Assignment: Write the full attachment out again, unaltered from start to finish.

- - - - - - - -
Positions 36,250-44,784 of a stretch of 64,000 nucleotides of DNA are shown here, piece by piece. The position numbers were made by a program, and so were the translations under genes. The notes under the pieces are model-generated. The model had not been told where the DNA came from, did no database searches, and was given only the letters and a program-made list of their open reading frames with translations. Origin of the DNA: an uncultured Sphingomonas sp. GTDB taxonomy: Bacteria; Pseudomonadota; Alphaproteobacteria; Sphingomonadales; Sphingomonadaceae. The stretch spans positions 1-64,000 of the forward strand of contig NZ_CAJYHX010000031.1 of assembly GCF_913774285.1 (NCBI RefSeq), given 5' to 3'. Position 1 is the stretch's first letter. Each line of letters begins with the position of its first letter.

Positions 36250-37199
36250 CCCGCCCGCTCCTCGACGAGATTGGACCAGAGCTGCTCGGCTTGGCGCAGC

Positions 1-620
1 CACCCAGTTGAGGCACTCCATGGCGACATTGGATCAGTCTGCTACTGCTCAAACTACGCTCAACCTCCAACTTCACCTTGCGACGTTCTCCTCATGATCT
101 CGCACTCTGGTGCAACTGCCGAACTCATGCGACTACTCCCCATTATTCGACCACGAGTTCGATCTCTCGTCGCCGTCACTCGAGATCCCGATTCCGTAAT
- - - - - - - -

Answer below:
Positions 36,250-44,784 of a stretch of 64,000 nucleotides of DNA are shown here, piece by piece. The position numbers were made by a program, and so were the translations under genes. The notes under the pieces are model-generated. The model had not been told where the DNA came from, did no database searches, and was given only the letters and a program-made list of their open reading frames with translations. Origin of the DNA: an uncultured Sphingomonas sp. GTDB taxonomy: Bacteria; Pseudomonadota; Alphaproteobacteria; Sphingomonadales; Sphingomonadaceae. The stretch spans positions 1-64,000 of the forward strand of contig NZ_CAJYHX010000031.1 of assembly GCF_913774285.1 (NCBI RefSeq), given 5' to 3'. Position 1 is the stretch's first letter. Each line of letters begins with the position of its first letter.

Positions 36250-37199
36250 CCCGCCCGCTCCTCGACGAGATTGGACCAGAGCTGCTCGGCTTGGCGCAGC

Positions 1-620
1 CACCCAGTTGAGGCACTCCATGGCGACATTGGATCAGTCTGCTACTGCTCAAACTACGCTCAACCTCCAACTTCACCTTGCGACGTTCTCCTCATGATCT
101 CGCACTCTGGTGCAACTGCCGAACTCATGCGACTACTCCCCATTATTCGACCACGAGTTCGATCTCTCGTCGCCGTCACTCGAGATCCCGATTCCGTAAT